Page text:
Calgary Flames Sign New Acquisition Jonathan Huberdeau To 8-Year, $84 Million Extension

Fear not, Flames fans. The new Johnny Hockey isn’t going anywhere.

Thursday night, the Calgary Flames announced that they’ve inked 29-year-old left winger Jonathan Huberdeau to an eight-year contract extension, with an average annual value of $10.5 million per season.

The contract will take effect at the beginning of the 2023-24 season, and will run through 2030-31, when Huberdeau will turn 38. According to PuckPedia, the deal carries a no-movement clause throughout, and a full no-trade clause for the first six years. Huberdeau can submit a list of 12 approved trade destinations in the final two seaons of the deal.

It’s a swift and tidy bit of business for Calgary general manager Brad Treliving. He watched his organization take two body blows earlier this summer when first-line forwards Johnny Gaudreau and Matthew Tkachuk both opted out of long-term futures with the organization.

First, Gaudreau spurned a big-money offer from Calgary to sign with the Columbus Blue Jackets as an unrestricted free agent on July 13.

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Then, with his back against the wall after Tkachuk declared that he was not interested in signing a long-term contract extension, Treliving pulled off a rare NHL sign-and-trade on July 22. He inked his 24-year-old winger to an eight-year deal that takes effect this fall, with an average annual value of $9.5 million per season. Then, he dealt Tkachuk to the Florida Panthers for a four-piece package: Huberdeau, defenseman MacKenzie Weegar, forward prospect Cole Schwindt and a first-round pick in the 2025 draft.

With Huberdeau and Weegar both just one year away from unrestricted free agency, Treliving was running the risk of possibly having to wait years to see whether Schwindt and that first-rounder would turn out to be a meaningful trade return if his two present-day stars decided not to stick around.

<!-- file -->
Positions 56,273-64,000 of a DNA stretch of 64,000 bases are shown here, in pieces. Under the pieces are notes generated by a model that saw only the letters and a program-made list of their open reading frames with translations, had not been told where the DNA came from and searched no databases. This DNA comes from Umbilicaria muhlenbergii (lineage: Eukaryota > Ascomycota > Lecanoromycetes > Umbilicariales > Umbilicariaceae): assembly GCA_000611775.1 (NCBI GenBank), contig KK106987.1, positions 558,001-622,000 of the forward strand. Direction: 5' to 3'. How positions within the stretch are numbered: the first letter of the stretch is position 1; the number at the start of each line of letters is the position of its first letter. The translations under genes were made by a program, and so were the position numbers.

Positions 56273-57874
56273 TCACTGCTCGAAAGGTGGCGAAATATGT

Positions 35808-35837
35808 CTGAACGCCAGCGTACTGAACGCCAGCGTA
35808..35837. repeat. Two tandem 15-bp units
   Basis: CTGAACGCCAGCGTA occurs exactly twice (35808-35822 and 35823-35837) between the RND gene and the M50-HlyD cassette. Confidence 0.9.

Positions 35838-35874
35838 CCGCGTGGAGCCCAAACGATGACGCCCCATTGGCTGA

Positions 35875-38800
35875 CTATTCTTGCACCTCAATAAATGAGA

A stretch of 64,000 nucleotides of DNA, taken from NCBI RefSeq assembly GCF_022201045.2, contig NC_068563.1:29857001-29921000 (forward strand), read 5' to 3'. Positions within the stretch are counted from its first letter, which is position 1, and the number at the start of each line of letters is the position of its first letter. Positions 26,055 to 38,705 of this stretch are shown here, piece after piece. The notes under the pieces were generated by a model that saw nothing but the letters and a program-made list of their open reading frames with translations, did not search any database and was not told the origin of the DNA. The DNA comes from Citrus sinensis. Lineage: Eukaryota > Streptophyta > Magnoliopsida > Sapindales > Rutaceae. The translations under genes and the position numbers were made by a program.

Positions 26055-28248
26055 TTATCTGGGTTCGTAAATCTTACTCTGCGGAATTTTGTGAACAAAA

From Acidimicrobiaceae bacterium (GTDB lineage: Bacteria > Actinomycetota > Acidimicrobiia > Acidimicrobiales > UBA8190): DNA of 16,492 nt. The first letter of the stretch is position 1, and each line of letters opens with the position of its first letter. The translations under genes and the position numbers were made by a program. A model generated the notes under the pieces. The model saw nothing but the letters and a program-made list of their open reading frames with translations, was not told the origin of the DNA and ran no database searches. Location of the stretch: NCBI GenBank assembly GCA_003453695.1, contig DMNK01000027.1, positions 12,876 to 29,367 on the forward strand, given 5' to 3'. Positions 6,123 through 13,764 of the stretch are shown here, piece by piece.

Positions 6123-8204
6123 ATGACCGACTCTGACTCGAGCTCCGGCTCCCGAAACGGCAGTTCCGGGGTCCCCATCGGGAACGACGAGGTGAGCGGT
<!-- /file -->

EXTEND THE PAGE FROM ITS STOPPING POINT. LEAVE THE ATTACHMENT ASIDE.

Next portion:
Instead, he has now locked up the NHL’s 2021-22 assists leader (85 assists), who tied for second in league scoring with Gaudreau (115 points) and who finished fifth in Hart Trophy voting for league MVP, just behind Gaudreau.

“We are excited to extend Jonathan long term in Calgary,” said Treliving in the team’s statement on Thursday night. “He is an elite player, one of the premier forwards in the league who makes players around him better. We look forward to welcoming Jonathan to our community and his contributions to our team’s success.”

As a playmaker, Huberdeau matches if not exceeds Gaudreau’s dazzle. His commitment also helps mute the narrative that Gaudreau and Tkachuk’s departures had fuelled: that star players didn’t want to stay in Calgary for the long term.

Originally drafted third overall by the Panthers in 2011, Huberdeau won the Calder Trophy as the NHL’s rookie of the year in 2012-13. Then, he endured some lean years before the Panthers started to put the pieces together. He hit a then-career high of 92 points in 2018-19, but had appeared in just one playoff series before the 2020 bubble, where Florida was eliminated in four games in the preliminary round by the New York Islanders.